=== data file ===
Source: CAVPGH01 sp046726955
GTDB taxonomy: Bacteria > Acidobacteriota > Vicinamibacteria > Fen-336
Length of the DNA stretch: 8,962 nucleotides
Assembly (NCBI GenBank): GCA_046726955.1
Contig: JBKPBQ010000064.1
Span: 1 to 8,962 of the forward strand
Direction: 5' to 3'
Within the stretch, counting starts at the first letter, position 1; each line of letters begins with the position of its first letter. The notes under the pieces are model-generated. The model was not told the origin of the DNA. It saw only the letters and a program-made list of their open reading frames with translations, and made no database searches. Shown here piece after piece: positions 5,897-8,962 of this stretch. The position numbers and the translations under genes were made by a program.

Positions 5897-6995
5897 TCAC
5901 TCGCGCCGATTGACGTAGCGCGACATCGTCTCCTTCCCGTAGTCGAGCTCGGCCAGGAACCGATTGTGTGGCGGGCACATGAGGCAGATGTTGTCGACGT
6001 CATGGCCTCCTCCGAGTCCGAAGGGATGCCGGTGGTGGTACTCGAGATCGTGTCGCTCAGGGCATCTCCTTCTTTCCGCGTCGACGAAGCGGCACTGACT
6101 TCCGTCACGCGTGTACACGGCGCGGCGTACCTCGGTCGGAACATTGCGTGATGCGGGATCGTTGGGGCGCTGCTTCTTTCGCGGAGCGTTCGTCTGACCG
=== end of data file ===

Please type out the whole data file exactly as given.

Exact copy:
Source: CAVPGH01 sp046726955
GTDB taxonomy: Bacteria > Acidobacteriota > Vicinamibacteria > Fen-336
Length of the DNA stretch: 8,962 nucleotides
Assembly (NCBI GenBank): GCA_046726955.1
Contig: JBKPBQ010000064.1
Span: 1 to 8,962 of the forward strand
Direction: 5' to 3'
Within the stretch, counting starts at the first letter, position 1; each line of letters begins with the position of its first letter. The notes under the pieces are model-generated. The model was not told the origin of the DNA. It saw only the letters and a program-made list of their open reading frames with translations, and made no database searches. Shown here piece after piece: positions 5,897-8,962 of this stretch. The position numbers and the translations under genes were made by a program.

Positions 5897-6995
5897 TCAC
5901 TCGCGCCGATTGACGTAGCGCGACATCGTCTCCTTCCCGTAGTCGAGCTCGGCCAGGAACCGATTGTGTGGCGGGCACATGAGGCAGATGTTGTCGACGT
6001 CATGGCCTCCTCCGAGTCCGAAGGGATGCCGGTGGTGGTACTCGAGATCGTGTCGCTCAGGGCATCTCCTTCTTTCCGCGTCGACGAAGCGGCACTGACT
6101 TCCGTCACGCGTGTACACGGCGCGGCGTACCTCGGTCGGAACATTGCGTGATGCGGGATCGTTGGGGCGCTGCTTCTTTCGCGGAGCGTTCGTCTGACCG